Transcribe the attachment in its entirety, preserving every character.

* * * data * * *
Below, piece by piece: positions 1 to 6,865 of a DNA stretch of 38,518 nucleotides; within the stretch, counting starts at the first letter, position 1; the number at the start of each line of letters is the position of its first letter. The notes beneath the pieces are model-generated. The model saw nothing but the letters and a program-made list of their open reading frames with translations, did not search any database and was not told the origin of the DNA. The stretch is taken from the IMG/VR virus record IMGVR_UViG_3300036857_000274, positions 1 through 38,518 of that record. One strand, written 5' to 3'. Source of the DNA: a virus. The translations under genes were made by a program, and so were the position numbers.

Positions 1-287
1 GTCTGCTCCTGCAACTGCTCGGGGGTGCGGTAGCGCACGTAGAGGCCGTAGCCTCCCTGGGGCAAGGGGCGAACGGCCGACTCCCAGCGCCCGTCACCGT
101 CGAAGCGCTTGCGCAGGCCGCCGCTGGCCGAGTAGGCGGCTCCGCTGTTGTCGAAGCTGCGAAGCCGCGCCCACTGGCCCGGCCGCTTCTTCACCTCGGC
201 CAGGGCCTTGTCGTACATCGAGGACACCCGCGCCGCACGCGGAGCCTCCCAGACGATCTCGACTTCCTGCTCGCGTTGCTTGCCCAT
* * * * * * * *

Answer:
Below, piece by piece: positions 1 to 6,865 of a DNA stretch of 38,518 nucleotides; within the stretch, counting starts at the first letter, position 1; the number at the start of each line of letters is the position of its first letter. The notes beneath the pieces are model-generated. The model saw nothing but the letters and a program-made list of their open reading frames with translations, did not search any database and was not told the origin of the DNA. The stretch is taken from the IMG/VR virus record IMGVR_UViG_3300036857_000274, positions 1 through 38,518 of that record. One strand, written 5' to 3'. Source of the DNA: a virus. The translations under genes were made by a program, and so were the position numbers.

Positions 1-287
1 GTCTGCTCCTGCAACTGCTCGGGGGTGCGGTAGCGCACGTAGAGGCCGTAGCCTCCCTGGGGCAAGGGGCGAACGGCCGACTCCCAGCGCCCGTCACCGT
101 CGAAGCGCTTGCGCAGGCCGCCGCTGGCCGAGTAGGCGGCTCCGCTGTTGTCGAAGCTGCGAAGCCGCGCCCACTGGCCCGGCCGCTTCTTCACCTCGGC
201 CAGGGCCTTGTCGTACATCGAGGACACCCGCGCCGCACGCGGAGCCTCCCAGACGATCTCGACTTCCTGCTCGCGTTGCTTGCCCAT